The ability to learn something in one environment and be able to do that in another environment can be really hard for individuals with autism. I did a training and we were talking about this with a group of teachers who were struggling because parents said, "Well, they don't do this at home. "At home, they talk and they tell me things." At school, they don't see them talking. The student isn't asking them to do things. So we had to go over this, that many individuals with autism have trouble with generalization, that they will learn a skill in one environment and if you don't teach them that skill in another environment, they're not going to know how to do it. So we have to reteach those things in each environment in order to help them with generalization.

Learning discrepancies

I have some kids who can read really high or decode, I should say. I call it decoding. For example, I know a mom who's 18 month-2year old kid, could tell her all the planets, but then he couldn't ask mom for help.  So, we meet them where they are at in their reading but also looking at communication.  We are going to have to make it simple. We looked at those discrepancies and built on their strengths. We don't want to hold them back in certain areas, that they were really good at, but also made sure we were breaking things down small enough in the areas that were hard for them.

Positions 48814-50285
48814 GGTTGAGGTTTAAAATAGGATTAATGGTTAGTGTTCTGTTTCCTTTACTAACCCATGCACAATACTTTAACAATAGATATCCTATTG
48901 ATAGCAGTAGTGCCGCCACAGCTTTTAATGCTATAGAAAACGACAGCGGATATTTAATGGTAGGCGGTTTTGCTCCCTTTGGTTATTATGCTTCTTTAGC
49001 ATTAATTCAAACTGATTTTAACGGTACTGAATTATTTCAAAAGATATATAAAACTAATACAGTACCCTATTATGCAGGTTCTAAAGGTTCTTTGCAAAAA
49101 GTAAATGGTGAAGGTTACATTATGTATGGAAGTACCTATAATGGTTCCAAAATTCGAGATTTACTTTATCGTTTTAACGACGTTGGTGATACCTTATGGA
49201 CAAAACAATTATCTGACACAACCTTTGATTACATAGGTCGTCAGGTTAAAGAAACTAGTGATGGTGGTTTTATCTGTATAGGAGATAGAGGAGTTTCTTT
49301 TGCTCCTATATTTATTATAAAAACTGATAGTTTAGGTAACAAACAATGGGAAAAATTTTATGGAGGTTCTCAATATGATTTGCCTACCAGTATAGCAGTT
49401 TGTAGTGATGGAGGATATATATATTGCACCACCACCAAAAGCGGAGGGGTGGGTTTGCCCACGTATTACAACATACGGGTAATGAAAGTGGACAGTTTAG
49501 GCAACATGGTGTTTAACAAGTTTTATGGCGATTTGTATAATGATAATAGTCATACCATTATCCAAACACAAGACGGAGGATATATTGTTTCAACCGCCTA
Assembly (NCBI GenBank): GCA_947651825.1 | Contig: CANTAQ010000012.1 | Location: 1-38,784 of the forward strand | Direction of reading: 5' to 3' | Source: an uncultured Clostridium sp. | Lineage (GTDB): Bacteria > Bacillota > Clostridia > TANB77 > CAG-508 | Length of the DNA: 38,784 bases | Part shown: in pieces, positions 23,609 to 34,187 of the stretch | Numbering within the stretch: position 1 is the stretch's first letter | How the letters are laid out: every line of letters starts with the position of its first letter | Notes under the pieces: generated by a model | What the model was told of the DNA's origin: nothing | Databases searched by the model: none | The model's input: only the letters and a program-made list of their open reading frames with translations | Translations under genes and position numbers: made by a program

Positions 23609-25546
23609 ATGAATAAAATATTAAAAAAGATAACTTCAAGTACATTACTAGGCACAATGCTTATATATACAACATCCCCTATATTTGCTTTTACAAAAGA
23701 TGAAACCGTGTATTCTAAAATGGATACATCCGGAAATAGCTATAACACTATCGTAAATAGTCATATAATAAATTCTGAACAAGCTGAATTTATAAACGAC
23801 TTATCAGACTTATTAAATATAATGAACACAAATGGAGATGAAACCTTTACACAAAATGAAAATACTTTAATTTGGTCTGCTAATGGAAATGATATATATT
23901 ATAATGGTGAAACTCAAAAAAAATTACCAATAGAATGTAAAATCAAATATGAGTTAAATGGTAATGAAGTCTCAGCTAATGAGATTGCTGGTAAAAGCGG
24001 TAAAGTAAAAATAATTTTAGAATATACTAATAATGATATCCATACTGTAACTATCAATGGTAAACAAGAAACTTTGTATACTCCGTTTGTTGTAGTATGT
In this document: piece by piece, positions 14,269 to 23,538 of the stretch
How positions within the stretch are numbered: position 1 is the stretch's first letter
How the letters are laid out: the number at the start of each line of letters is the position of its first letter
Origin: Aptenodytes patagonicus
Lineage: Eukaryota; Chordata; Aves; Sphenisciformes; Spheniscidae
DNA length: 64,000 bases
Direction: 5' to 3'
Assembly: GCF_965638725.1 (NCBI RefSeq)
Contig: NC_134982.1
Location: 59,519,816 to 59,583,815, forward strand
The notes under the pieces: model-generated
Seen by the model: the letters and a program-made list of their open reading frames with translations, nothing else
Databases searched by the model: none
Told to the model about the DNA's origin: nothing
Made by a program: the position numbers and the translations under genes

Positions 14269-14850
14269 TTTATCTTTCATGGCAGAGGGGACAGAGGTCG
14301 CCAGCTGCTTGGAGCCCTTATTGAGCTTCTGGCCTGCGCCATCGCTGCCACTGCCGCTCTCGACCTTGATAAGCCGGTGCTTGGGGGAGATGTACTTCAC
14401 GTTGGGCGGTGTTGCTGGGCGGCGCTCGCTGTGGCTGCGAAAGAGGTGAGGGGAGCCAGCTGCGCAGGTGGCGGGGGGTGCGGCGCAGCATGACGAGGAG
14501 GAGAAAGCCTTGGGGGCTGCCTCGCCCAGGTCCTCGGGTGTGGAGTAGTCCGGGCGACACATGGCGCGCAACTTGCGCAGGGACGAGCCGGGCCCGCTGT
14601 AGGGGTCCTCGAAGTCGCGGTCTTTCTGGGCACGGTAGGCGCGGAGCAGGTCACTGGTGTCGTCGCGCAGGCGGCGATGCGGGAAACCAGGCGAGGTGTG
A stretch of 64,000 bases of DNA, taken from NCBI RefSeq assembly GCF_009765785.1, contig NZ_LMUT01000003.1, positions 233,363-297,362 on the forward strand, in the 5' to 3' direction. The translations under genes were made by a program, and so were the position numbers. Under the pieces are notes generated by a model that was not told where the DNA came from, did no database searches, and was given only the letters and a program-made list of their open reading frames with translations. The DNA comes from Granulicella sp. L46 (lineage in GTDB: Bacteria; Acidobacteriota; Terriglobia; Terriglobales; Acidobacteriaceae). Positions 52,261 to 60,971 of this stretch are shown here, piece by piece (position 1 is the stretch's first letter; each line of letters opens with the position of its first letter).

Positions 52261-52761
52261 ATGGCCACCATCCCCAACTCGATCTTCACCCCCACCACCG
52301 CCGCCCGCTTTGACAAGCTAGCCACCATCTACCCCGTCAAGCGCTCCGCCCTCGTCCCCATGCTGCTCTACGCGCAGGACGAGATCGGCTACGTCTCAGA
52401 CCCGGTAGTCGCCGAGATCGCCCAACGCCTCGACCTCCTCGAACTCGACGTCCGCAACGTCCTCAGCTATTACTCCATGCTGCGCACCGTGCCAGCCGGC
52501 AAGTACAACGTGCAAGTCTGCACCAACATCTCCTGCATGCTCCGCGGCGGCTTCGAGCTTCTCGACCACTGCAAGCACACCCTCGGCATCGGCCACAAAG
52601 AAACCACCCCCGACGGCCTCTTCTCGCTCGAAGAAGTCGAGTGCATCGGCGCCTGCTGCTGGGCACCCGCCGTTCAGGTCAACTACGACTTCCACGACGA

tara warwick

Tara Warwick, OTD, MS, OTR/L

Dr. Tara Warwick is an occupational therapist and the co-owner of Blue Sparrow, a national training and consulting therapy firm, and Today’s Therapy Solutions, an Oklahoma-based pediatric therapy company. She has over 20 years of experience working with children with disabilities across all settings. A graduate of the University of Oklahoma, Tara obtained her bachelor’s degree in occupational therapy in 2000, her master’s degree in Rehabilitation Sciences with an emphasis in pediatrics in 2005, and her Post-Professional Occupational Therapy Doctorate in May 2021. Tara spends her days providing in-home therapy to children, conducting training and consultations for schools on challenging behavior and autism, and consulting with other therapy companies on practice management. Tara’s areas of intervention expertise include behavior management, sensory processing, self-care training (potty training, eating/feeding, dressing, play, etc.), assistive technology, and home programming. Tara enjoys thinking outside the box and developing creative ways to help her business run more efficiently and effectively.